(472b) Molecular Recognition Using Nanotube-Adsorbed Polymer Interfaces

Authors: 
Zhang, J., Massachusetts Institute of Technology
Barone, P. W., Massachusetts Institute of Technology
Lin, S., Massachusetts Institute of Technology
Heller, D. A., Massachusetts Institute of Technology
Nair, N., University of Illinois at Urbana-Champaign
Shrivastav, N., Massachusetts Institute of Technology
Pratt, G. W., Massachusetts Institute of Technology
Mu, B., Georgia Institute of Technology
Gao, N., Massachusetts Institute of Technology
Strano, M. S., Massachusetts Institute of Technology


Molecular recognition is central to the design of therapeutics, chemical catalysis and sensor platforms, with the most common mechanisms involving biological structures such as antibodies and aptamers.  The key to this molecular recognition is a folded and constrained heteropolymer pinned, via intra-molecular forces, into a unique three-dimensional orientation that creates a binding pocket or interface to recognize a specific molecule.  In this work, we focus on the recognition of small molecules using nanotube-adsorbed polymer interface. Once a heteropolymer is adsorbed onto a cylindrical nanotube surface, intra-molecular forces of the functional groups of the polymer constrain the distance and orientation of the adsorption sites of the polymer on the nanotube, creating two-dimensional recognition sites on the SWCNT for molecules of interest. The molecular recognition potential of these structured, nanotube-assisted complexes has been unexplored.  In this work, we demonstrate three distinct examples, in which synthetic polymers can present unique and highly selective molecular recognition sites on the SWCNT surface.  The phenomenon is shown to be generic, with new recognition complexes demonstrated for riboflavin, l-thyroxine, and estradiol.  The dissociation constants are continuously tunable by perturbing the chemical structure of the heteropolymer.  The complexes can be used as new types of sensors based on modulation of SWCNT photoemission, as demonstrated using a complex for real time spatio-temporal detection of riboflavin in murine.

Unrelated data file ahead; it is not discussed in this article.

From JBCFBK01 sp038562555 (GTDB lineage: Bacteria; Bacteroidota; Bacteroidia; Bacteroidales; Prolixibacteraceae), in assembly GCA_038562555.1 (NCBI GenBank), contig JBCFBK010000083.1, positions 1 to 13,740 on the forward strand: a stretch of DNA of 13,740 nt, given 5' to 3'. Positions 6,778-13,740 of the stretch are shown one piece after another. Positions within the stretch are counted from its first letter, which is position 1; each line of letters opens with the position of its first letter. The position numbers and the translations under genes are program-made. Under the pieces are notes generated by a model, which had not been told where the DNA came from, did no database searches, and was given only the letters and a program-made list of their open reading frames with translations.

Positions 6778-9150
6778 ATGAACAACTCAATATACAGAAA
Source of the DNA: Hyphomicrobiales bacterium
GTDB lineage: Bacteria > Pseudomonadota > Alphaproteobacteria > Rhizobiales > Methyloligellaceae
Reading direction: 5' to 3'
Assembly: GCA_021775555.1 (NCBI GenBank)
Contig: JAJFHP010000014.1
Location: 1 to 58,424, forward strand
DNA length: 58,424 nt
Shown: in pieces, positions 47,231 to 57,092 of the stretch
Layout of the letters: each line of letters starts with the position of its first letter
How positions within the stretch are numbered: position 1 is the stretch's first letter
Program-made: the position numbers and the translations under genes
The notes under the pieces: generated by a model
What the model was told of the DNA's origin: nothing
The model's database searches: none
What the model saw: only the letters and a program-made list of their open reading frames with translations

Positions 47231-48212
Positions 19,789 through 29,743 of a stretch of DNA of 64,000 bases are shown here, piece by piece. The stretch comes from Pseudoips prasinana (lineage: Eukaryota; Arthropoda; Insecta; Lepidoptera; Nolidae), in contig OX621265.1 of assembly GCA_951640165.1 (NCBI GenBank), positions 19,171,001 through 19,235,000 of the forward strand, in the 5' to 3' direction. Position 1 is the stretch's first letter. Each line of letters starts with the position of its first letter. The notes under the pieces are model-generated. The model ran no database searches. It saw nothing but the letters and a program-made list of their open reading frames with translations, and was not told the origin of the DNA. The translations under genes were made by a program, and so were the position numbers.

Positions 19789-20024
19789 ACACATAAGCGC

See more of this Session: Biomaterials for Biosensing

See more of this Group/Topical: Materials Engineering and Sciences Division